Covering a wide range of infectious organisms from viruses to worms, this module provides a comprehensive introduction to infection and immune responses of the host. The biology of the infecting organisms and the host’s immune response will both be examined as these are vital components in understanding the nature of the different types of infection.
Selected infections will be studied in detail in lectures and practicals and used as paradigms to illustrate principles of the host/pathogen interaction.
Information for this module is currently unavailable.
This module introduces and provides training in the general skills necessary for the study of bioscience. These include use and care of laboratory equipment such as microscopes, spectrophotometers, micropipettes and centrifuges. It will also teach liquid-handling skills, and to calculate concentrations, volumes and dilution of solutions, particularly the importance and use of the mole concept. MS Excel will be used to generate statistics and to plot curves.
The other main area covered is that of scientific reading and writing. You will learn to recognize good and bad sentences, use correct paragraph structure, to search for, acquire and know how to read scientific literature, and to avoid plagiarism. Finally students will learn the various forms in which science is communicated and the ways public understanding of scientific findings can be distorted.
At the end of this module you will be able to record scientific investigation, collect data, present results, place them in the context of existing scientific literature and write a short scientific report.
You will be introduced to the fundamental principles of psychology that will underpin your degree: Developmental and Social Psychology, Brain and Behaviour, Cognitive Psychology, Individual Differences and Historical and Conceptual Issues.
Through a mixture of lectures, seminars and practical classes, you will learn about the theories and findings in each of these areas.
You will be taught about different research approaches, how to access and evaluate scientific journal articles, and how to construct arguments formally in essays.
The module runs in parallel with Investigating Psychology (PSYC102)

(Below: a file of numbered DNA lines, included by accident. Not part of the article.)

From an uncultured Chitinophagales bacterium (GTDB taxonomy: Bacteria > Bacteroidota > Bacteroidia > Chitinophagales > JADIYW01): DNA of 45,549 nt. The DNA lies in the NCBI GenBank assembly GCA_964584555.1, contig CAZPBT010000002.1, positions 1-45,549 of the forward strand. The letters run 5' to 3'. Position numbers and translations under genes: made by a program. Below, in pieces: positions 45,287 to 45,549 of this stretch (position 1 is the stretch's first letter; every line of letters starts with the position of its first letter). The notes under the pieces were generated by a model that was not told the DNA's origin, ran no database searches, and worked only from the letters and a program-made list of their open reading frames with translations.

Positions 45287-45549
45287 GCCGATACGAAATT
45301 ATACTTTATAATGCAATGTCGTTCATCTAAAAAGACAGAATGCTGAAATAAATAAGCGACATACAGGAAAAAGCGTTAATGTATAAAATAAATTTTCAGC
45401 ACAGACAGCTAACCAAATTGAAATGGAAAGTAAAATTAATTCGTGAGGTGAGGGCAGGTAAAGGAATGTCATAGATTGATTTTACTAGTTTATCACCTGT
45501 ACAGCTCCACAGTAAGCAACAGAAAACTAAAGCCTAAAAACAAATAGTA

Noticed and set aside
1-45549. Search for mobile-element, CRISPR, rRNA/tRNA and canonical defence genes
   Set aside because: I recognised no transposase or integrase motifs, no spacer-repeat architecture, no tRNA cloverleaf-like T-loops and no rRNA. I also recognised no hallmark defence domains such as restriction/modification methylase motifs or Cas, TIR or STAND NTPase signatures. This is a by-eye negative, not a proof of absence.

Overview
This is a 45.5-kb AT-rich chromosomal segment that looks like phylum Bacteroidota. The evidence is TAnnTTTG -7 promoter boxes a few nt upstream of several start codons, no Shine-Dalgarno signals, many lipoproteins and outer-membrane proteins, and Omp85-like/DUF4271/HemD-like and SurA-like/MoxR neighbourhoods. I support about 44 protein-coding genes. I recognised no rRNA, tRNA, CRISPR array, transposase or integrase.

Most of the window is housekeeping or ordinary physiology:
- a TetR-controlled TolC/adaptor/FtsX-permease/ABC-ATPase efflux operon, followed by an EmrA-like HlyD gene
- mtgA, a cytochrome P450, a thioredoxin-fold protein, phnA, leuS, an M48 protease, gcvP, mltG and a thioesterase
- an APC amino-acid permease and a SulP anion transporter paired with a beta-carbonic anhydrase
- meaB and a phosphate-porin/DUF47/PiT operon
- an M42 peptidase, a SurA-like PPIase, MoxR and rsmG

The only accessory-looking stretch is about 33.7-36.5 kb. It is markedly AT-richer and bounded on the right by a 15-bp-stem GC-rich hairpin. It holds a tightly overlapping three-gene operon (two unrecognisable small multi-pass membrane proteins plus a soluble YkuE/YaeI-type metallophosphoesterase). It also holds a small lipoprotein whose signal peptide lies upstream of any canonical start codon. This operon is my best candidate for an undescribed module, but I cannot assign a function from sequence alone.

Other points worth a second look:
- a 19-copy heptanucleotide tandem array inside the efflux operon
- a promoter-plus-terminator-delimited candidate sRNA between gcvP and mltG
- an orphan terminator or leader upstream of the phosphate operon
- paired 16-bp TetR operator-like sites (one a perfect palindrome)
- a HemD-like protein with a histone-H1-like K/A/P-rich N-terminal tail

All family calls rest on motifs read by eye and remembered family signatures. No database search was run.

This module explores the interactions that take place both within and between cells and which allow them to perform their function in the whole organism. Students will consider five key topics within cell biology:
This laboratory-based module provides both a theoretical and experimental basis for further studies and research in cell biology. It will enable students to gain experience in a range of laboratory techniques including: handling mammalian cells, cell signalling, identification of subcellular molecular localisation by immunofluorescent microscopy, and cell cycle analysis by flow cytometry.
The module is delivered through mixed media platforms such as lectures and videos, with consolidation of the practicals in a final overarching data analysis workshop. Students will be able to apply these skills to design and carry out experiments for their own subsequent research projects.
Taught by internationally recognised researchers, you will learn about the study of mental processes; how we perceive, think, talk and behave. You'll explore the current issues, debates and approaches in the key areas of cognitive psychology: human memory, attention, language and perception under the guidance of lecturers who are experts and innovators in this field. You will also look at up-to-date theoretical debates and their evaluation in terms of conceptual coherence and empirical support.
You will explore learn cutting edge topics in developmental psychology, including the latest development in foetal research, new theories of communication and learning in infant and children, social cognition, face perception, perception of elementary physic and the theory of the mind.